And off we went. As we hiked to the mountain, Ralf told me how he had heard about, and seen pictures of, the Bugaboos when he was a young(er) climber. A UIAGM mountain guide, Ralf has climbed and guided on every continent. The Bugaboos had always been on his list of mountain ranges to visit, and I was excited to show him this world-famous treasure that is in my backyard.
After simul-climbing the first three pitches of "warm-up" cracks, Ralf asked, “Is it all like this? ALL crack climbing?” “Yup,” I replied. “Only 15, much harder pitches more – let’s go!”
We made our way up the route, alone except when a solo climber floated past us. Ralf was completely blown away at the quality of the granite, and how little fixed gear there was. I think we only saw two or three bolts/pitons on the entire 800 metre-high wall. And after the endless sustained crack-climbing pitches, each 50-70 metres long, I do believe that Ralf really did start to enjoy the pain of crack climbing!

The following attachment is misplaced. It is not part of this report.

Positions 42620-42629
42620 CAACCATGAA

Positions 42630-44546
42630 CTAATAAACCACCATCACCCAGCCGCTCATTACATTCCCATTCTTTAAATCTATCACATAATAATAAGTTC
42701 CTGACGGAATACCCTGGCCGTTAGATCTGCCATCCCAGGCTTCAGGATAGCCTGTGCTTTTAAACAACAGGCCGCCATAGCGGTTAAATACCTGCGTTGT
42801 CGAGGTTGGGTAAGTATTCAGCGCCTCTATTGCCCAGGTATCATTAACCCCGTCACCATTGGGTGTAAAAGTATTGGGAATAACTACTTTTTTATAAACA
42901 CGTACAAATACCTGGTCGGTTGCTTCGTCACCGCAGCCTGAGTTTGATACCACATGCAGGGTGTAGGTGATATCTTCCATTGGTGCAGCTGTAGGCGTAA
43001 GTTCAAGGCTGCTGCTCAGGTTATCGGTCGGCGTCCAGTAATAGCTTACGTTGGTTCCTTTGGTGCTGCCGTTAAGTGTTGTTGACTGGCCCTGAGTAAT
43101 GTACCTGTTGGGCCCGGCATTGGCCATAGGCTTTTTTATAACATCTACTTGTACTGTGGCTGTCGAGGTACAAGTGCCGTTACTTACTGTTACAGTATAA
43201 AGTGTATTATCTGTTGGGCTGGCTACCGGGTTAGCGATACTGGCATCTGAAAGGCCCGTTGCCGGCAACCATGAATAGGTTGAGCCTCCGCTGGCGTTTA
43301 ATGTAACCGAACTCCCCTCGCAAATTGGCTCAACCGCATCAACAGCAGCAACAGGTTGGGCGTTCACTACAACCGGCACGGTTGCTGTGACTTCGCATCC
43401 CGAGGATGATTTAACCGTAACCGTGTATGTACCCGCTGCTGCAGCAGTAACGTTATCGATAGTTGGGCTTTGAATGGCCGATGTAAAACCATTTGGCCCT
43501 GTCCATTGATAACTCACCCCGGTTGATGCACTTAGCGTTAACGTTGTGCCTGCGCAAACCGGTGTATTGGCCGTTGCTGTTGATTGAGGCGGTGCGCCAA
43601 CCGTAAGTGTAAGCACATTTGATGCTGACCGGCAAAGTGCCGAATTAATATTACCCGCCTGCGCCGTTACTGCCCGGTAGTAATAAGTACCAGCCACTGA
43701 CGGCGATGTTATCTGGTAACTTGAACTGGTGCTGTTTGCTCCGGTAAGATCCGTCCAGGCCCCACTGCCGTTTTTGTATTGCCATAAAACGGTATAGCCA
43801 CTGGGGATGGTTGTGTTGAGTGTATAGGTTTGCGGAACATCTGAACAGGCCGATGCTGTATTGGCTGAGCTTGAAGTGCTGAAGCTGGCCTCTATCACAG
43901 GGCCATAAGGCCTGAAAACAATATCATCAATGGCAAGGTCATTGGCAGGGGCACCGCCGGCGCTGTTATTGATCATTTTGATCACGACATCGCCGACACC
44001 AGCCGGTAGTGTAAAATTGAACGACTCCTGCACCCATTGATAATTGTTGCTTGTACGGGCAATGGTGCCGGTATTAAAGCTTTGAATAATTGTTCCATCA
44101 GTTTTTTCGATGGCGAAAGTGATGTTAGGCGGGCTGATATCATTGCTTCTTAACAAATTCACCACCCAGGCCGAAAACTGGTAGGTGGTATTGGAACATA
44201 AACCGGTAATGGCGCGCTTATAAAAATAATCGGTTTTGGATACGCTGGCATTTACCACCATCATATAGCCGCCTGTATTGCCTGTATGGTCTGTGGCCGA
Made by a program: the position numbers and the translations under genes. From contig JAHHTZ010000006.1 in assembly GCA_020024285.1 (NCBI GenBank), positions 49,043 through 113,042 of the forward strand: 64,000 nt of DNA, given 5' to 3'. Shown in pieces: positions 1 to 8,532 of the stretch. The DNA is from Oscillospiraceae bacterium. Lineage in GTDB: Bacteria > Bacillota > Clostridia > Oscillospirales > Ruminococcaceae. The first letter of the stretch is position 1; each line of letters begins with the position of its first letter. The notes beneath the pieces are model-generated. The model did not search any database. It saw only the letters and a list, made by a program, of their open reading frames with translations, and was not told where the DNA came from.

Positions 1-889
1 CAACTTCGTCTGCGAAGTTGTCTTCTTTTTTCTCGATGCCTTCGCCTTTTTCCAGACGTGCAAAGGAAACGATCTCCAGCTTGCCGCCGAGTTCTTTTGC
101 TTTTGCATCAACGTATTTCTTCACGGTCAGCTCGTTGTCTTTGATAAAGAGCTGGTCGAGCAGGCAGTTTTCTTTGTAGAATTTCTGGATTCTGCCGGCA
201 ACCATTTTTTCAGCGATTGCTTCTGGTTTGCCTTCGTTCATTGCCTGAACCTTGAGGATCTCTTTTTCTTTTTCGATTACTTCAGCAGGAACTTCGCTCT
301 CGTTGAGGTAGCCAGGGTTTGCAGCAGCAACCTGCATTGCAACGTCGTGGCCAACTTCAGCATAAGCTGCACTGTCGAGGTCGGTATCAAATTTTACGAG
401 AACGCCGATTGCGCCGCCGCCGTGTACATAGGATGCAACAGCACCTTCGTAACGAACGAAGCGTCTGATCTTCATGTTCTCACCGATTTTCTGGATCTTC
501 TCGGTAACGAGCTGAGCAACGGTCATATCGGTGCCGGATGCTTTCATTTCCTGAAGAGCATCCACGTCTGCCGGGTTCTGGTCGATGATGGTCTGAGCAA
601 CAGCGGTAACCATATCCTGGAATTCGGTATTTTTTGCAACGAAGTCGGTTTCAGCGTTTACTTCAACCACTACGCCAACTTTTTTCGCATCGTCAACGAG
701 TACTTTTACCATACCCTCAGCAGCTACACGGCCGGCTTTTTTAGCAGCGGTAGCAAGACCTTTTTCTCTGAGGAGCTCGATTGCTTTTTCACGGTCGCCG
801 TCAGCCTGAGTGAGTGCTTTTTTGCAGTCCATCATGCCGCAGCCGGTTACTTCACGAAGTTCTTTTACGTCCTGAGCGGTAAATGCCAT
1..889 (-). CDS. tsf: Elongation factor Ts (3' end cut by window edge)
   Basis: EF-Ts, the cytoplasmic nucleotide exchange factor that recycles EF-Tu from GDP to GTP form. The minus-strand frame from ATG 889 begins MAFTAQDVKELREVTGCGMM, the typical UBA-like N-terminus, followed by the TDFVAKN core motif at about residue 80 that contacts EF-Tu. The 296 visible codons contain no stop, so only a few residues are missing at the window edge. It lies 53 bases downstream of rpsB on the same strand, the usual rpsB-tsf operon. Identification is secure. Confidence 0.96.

After enjoying the views from the summit, we marvelled over the perfect rappel set-up down the northeast ridge. We are so lucky to have climbers in our community who are willing to give their time, money, and energy to make climbing days safer and more enjoyable for the rest of us. Thanks Marc Piché and Friends of Bugaboo Park!
The trudge back to our tent at Applebee campground was… a trudge. We arrived late, exhausted, hungry, and thirsty, but also happy and satisfied.
Gagelfänger, Angel Horns, Bern Alps, Switzerland
Not to insult my beloved Canadian Rockies, where I spent over 20 years sneaking past loose blocks and yelling, “Rock!!!” a lot, but the limestone in the European Alps is, well, better! It is truly wondrous for me to climb on granite-like, clean, solid, limestone that is a single piece of rock – I almost miss the constant excitement of wondering if my handhold will break off. Almost.